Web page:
If this overall analysis is correct, then 2000-2011 was the fifth and final subwave of Primary (green) wave 3. And as a major top, the ongoing Primary (green) wave 4 will likely correct a major portion of the rise from 1970, not just black wave 5 alone as most are supposing. EW guidelines suggest that it will bottom in the range traversed by black wave 4, the prior fourth wave of one lesser degree. That gives us a target range of $250 to $500, roughly, where most of the price action in black wave 4 took place. We are currently in black wave a of Green wave 4, which has already taken four years. Once this current black wave a completes, we can expect a rebound wave b that will retrace a portion of the decline since 2011. But wave c will eventually take prices to new lows after that. This assumes that wave 4 takes the form of a zig zag, which is frequently claimed to be the most common type of corrective pattern. This outcome implies that a severe deflationary crisis is likely to unfold in the near future. Given how long wave a has already taken without completing, and minimally using A=C, I expect that wave c will not complete before 2020.

Traditional Technical Analysis of Green Wave 4

Chart 2 Monthly Gold and MACD


Chart 2 presents a monthly chart of gold with the macd indicator. If Green wave a (or this wave but labeled in some other fashion) was to mark the end of the correction from 2011 any time soon, as some are now anticipating, traditional indicators like the macd would be displaying divergences on long term charts consistent with a major bottom. These are not apparent now. And they contrast with how these indicators appeared at the 2000 lows going into the resumption of the bull run in 2001. Sustained bullish moves, as opposed to bear market rallies, appear to require (divergent) higher lows in the monthly macd and proximity to the zero line. Gold’s monthly macd is currently at historic lows, with neither a divergence in place nor proximity to a bullish zero line crossover. The expected b wave rally will likely take the macd back to the vicinity of the zero line before failing. The c wave should complete in a manner that leaves the macd line well above current levels and within striking distance of crossing into positive territory again to signal a resumption of the bull market in green wave 5.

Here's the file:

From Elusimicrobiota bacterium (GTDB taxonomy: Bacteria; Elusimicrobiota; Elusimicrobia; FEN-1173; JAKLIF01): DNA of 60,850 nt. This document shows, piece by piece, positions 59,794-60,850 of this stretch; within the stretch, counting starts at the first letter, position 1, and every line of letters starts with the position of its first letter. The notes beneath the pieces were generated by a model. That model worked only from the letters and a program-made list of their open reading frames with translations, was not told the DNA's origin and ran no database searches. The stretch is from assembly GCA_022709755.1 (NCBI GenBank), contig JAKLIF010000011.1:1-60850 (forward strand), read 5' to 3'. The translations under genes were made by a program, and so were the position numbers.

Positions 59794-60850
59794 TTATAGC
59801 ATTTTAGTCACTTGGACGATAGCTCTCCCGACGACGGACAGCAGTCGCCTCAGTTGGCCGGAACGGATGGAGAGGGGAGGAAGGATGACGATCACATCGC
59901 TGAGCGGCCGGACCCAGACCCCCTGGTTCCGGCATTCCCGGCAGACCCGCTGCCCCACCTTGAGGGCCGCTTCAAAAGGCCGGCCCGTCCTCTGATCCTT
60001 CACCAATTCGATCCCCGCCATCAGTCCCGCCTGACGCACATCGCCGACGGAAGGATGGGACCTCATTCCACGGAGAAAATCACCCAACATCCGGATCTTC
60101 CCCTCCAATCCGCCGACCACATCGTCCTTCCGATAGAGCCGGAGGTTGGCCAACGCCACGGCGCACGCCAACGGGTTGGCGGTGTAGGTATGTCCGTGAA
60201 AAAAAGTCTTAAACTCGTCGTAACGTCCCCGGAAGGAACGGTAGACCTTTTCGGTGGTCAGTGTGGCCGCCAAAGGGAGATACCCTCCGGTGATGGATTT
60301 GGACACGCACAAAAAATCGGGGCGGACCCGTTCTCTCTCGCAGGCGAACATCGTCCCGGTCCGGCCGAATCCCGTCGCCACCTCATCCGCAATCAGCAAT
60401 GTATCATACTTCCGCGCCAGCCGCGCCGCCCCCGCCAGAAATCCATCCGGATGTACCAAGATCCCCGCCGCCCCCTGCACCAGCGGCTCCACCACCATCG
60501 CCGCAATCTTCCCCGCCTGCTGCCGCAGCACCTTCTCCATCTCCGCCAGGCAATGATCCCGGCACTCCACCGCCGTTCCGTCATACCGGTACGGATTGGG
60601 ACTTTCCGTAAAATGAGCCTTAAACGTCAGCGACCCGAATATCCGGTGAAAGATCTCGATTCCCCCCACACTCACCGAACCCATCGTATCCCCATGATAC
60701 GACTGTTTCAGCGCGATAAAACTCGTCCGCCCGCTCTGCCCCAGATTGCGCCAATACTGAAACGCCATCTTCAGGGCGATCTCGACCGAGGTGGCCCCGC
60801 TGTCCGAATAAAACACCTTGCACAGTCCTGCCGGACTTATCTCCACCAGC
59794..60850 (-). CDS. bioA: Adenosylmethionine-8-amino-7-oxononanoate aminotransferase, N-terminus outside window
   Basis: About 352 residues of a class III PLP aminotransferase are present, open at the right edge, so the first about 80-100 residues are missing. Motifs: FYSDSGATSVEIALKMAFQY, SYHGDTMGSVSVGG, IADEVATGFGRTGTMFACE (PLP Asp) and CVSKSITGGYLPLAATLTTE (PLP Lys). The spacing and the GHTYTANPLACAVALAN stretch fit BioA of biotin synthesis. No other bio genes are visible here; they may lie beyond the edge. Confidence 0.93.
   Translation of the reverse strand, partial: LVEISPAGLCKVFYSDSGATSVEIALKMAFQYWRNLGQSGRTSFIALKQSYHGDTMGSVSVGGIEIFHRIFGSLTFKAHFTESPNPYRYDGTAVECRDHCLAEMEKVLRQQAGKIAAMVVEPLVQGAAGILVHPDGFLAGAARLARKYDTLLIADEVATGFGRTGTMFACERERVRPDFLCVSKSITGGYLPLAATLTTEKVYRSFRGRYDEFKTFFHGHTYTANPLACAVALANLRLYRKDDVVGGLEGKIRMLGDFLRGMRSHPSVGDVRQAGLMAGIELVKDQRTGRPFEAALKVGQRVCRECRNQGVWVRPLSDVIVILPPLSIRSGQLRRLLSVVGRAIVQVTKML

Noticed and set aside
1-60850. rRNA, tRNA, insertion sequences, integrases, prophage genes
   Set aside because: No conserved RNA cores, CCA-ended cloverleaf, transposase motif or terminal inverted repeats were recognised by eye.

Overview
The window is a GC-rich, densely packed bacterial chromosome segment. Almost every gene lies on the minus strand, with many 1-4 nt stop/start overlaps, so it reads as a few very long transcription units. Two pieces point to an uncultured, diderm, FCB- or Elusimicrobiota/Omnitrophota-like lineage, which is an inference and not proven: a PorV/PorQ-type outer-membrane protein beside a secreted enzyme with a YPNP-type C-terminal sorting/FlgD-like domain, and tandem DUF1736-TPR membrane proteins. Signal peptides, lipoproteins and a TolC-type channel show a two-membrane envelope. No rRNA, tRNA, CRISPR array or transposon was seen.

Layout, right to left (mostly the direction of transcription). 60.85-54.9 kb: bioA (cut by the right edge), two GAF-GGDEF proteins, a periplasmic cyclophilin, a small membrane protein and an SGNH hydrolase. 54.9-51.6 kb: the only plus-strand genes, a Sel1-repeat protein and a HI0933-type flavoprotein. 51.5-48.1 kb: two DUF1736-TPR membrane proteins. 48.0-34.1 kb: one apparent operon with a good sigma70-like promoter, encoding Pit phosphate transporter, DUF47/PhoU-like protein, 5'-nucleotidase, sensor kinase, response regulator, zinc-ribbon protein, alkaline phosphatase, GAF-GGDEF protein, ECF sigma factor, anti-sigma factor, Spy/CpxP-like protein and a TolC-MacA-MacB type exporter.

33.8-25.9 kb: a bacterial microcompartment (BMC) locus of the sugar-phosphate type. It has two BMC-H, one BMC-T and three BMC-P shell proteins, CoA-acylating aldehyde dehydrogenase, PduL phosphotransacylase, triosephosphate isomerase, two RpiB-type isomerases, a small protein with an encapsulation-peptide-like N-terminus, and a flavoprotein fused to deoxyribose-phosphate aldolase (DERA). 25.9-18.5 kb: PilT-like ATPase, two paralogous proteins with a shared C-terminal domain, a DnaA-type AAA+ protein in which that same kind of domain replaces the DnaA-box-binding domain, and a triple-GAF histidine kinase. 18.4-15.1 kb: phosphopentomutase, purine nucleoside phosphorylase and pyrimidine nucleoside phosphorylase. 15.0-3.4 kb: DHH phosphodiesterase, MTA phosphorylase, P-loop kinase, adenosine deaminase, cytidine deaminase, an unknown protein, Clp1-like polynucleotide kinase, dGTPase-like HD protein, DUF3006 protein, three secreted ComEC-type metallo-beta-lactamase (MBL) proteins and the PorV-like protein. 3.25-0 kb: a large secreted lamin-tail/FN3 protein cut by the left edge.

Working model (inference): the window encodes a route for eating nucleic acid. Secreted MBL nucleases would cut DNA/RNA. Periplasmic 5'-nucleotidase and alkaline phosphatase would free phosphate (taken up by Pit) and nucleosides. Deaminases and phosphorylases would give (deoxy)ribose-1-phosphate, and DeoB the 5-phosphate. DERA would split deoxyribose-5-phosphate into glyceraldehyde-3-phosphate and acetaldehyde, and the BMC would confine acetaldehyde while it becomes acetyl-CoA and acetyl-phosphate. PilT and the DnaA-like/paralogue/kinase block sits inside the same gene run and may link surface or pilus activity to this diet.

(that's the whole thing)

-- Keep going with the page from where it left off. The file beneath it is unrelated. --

Some contend that we can expect to see the miners begin moving well ahead of gold. Using quarterlies for HUI, the macd is at 10 year lows, well below zero, and falling faster than in the previous quarter. I would expect to see convexity and perhaps a near zero quarter to quarter delta as a significant bottom approaches. And progress toward the zero line rather than away from it as is evident now. As of 2015 Q3, more sensitive indicators (CCI, Fast Stochastics, various price oscillators) set to faster than standard specifications are also falling rather than turning up.

Further EW Thoughts on Green Wave 4 :